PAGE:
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Larger maternity units can operate at higher average occupancy and therefore reap the benefits of economy of scale.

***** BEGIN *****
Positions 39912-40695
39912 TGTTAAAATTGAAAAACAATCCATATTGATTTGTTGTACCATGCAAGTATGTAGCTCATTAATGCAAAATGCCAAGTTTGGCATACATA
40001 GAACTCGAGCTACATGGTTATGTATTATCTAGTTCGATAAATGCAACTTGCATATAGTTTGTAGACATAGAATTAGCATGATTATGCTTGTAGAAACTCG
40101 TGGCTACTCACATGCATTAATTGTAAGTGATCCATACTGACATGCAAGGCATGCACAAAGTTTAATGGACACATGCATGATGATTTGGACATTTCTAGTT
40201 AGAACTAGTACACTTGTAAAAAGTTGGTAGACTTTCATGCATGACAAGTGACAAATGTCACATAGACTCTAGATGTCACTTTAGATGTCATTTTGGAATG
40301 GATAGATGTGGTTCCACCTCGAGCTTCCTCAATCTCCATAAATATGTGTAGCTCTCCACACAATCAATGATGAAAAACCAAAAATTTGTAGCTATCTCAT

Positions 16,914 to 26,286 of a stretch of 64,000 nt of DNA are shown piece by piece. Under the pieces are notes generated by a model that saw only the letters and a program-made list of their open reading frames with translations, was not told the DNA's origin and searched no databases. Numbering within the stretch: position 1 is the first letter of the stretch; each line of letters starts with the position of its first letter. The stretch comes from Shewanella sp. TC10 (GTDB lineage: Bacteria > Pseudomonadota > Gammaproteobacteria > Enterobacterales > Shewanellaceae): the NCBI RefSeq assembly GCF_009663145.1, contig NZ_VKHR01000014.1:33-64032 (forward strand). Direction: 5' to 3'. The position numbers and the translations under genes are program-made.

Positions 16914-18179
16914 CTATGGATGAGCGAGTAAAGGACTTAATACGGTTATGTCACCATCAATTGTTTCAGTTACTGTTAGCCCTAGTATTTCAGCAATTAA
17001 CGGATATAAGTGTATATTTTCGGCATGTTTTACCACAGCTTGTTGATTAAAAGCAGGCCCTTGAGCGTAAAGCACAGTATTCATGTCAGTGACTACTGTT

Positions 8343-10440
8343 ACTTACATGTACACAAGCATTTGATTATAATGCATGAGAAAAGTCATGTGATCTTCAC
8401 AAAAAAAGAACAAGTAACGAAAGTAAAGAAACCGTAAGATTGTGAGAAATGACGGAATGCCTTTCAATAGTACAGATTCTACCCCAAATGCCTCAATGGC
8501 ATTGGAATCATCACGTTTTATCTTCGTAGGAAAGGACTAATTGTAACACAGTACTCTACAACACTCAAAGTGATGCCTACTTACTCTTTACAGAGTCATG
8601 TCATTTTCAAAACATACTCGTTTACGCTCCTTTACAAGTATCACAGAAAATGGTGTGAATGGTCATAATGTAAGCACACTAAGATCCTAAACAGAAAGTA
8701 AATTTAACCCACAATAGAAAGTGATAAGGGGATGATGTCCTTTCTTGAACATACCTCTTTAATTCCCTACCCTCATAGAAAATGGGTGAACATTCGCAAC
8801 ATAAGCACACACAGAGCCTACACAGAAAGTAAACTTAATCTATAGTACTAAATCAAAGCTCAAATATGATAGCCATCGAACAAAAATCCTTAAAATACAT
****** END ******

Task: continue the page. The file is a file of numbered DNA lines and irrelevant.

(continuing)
An edited version of this article has been published as: Jones R (2012) A simple guide to a complex problem – maternity bed occupancy. British Journal of Midwifery 20(5): 351-357. Please use this to cite. A simple guide to a complex problem – maternity bed occupancy Dr Rod Jones (ACMA, CGMA) Statistical Advisor Healthcare Analysis & Forecasting Surrey, UK email@example.com For further articles in this series please go to www.hcaf.biz BJM is widely available in medical libraries or the published version of this paper can be downloaded from the BJM website: www.britishjournalofmidwifery.com Abstract The average occupancy applicable to different sized maternity units is shown to be calculated by Erlang’s equation. This equation has been used with great confidence for nearly 100 years to calculate the resources required to meet the incoming demand in a huge variety of service situations ranging from the capacity of telecommunications satellites to bed occupancy in hospitals. Larger maternity units can operate at higher average occupancy and as such smaller units face greater cost pressures due to their inherent inability to avoid the lower occupancy (and hence higher unit costs) that is associated with smaller size. The implications to the operation and design of maternity units are discussed. Key Points • The average occupancy in maternity units depends on their size with larger units being able to operate at higher average occupancy, i.e. they gain economy of scale • However even in the largest maternity units (>120 beds) a maximum average occupancy of no greater than 75% should apply. • Utilisation of both physical and staff assets are subject to the same rules • For these reasons smaller units have higher (unavoidable) costs • The HRG tariff does not reflect the economy of scale in relation to maternity costs and penalises smaller units • In a time when costs need to be reduced there is a discussion to be had regarding the minimum acceptable size of maternity units Healthcare Analysis & Forecasting An edited version of this article has been published as: Jones R (2012) A simple guide to a complex problem – maternity bed occupancy. British Journal of Midwifery 20(5): 351-357. Please use this to cite. Introduction Recent consternation over ‘unexpected’ increases in the number of births and consequent overcrowding in maternity units raises questions regarding the planning, forecasting and the calculation of adequate size for these units. The issues are in many ways not new and in 1979 Mr Walter Jonhson the member for Derby South raised questions in the Commons regarding the closure of the Nightingale Maternity unit and disputed arguments by the health authority that occupancy was too low (http://hansard.millbanksystems.com/commons/1979/jun/13/nightingale-maternity- home-derby). The relative size of maternity departments for NHS Trusts in England in 2011 is given in Figure One. For some of the larger Trusts the department may be split over multiple sites, however, on the whole single site units typically have less than 80 beds and the average size per unique site is probably around 45 beds. The key question is – which of these departments have too few beds and how do we calculate how many they should have? Research by the Maternity Care Coalition (2011) in the USA indicates that the industry accepted standard for average bed occupancy in maternity units ranges from 70% to 80% although, as is often the case in health care, the reasoning behind these recommendations can be obscure. Hence while most NHS personnel are aware that maternity units operate at a lower average occupancy than the corresponding general and acute bed pools they may not be aware that there is an exact relationship between occupancy and size. This relationship and the resulting performance characteristics can be calculated using a mathematical formula known as the Erlang equation (Jones 2009, 2011a,b). The Erlang Equation The Erlang equation has been used with great confidence for many years to calculate the number of service points (beds, tills, telecoms capacity, etc) and the likely queues if capacity is constrained. This equation uses the average length of stay and the Healthcare Analysis & Forecasting An edited version of this article has been published as: Jones R (2012) A simple guide to a complex problem – maternity bed occupancy. British Journal of Midwifery 20(5): 351-357. Please use this to cite. average arrival rate to calculate various measures of interest to correct planning of both staff and physical capacity (Jones 2011a,b). While the Erlang equation does contain particular assumptions the good news is that midwifery with its genuine 24/7 pattern of demand fits very well with the assumptions contained in the equation and hence is directly applicable in the real world of operational departments (de Bruin et al 2008). Article continues ………………….. Measuring Occupancy Counting Beds Size & Economy of Scale Erlang and Staffing Ratios Seasonal & Circadian Patterns Length of Stay Conclusions Conflict of Interest Table 1: Maternity units which may need more beds Figure One: Relative size of maternity departments in England (2011) Figure Two: Range in births per day at 4,250 per annum. Figure Three: Size and average occupancy in English maternity departments Figure Four: Maximum range in arrivals per day for different sized maternity units Figure Five: Seasonal patterns in maternity bed demand Healthcare Analysis & Forecasting An edited version of this article has been published as: Jones R (2012) A simple guide to a complex problem – maternity bed occupancy. British Journal of Midwifery 20(5): 351-357. Please use this to cite. References de Bruin A, Bekker R, van Zanten L, Koole G (2008) Dimensioning hospital wards using the Erland loss model. PICA Patient Flow Improvement Centre, Amsterdam. http://www.math.vu.nl/~koole/articles/2010aor/art.pdf Jones R (1996) Estimation of annual activity and the use of activity multipliers. Health Informatics 2, 71-77. Jones R (2000) Outpatient appointments: Feeling a bit peaky. HSJ 110(5732) 28-31 Jones R (2006) Financial and operational risk in health care provision and commissioning. Healthcare Analysis & Forecasting, Camberley, UK. http://www.hcaf.biz/Capacity%20Management/Microsoft%20Word%20- %20Variation%20in%20healthcare.pdf Jones R (2009) Emergency admissions and hospital beds. British Journal of Healthcare Management 15(6): 289-296. Jones R (2010) Emergency assessment tariff: lessons learned. British Journal of Healthcare Management 16(12): 574-583. Jones R (2011a) Hospital bed occupancy demystified and why hospitals of different size and complexity must operate at different average occupancy. British Journal of Healthcare Management 17(6): 242-248. Jones R (2011b) A&E performance and inpatient bed occupancy. British Journal of Healthcare Management 17(6): 256-257 Maternity Care Coalition (2011) The childbirth crisis: Closing maternity units. http://www.momobile.org/ObstetricsAccess1.html#Capacity Millar K, Gloor J, Wellington N, Joubert G (2000) Early neonatal presentations to the pediatric emergency department. Pediatr Emerg Care 16(3): 145-150. Sandall J, Homer C, Sadler E, Rudisill C, Bourgeault I, Bewley S et al (2011) Staffing in maternity units: Getting the right people in the right place at the right time. The Kings Fund, London, UK http://www.kingsfund.org.uk/publications/maternity_unit_staff.html Healthcare Analysis & Forecasting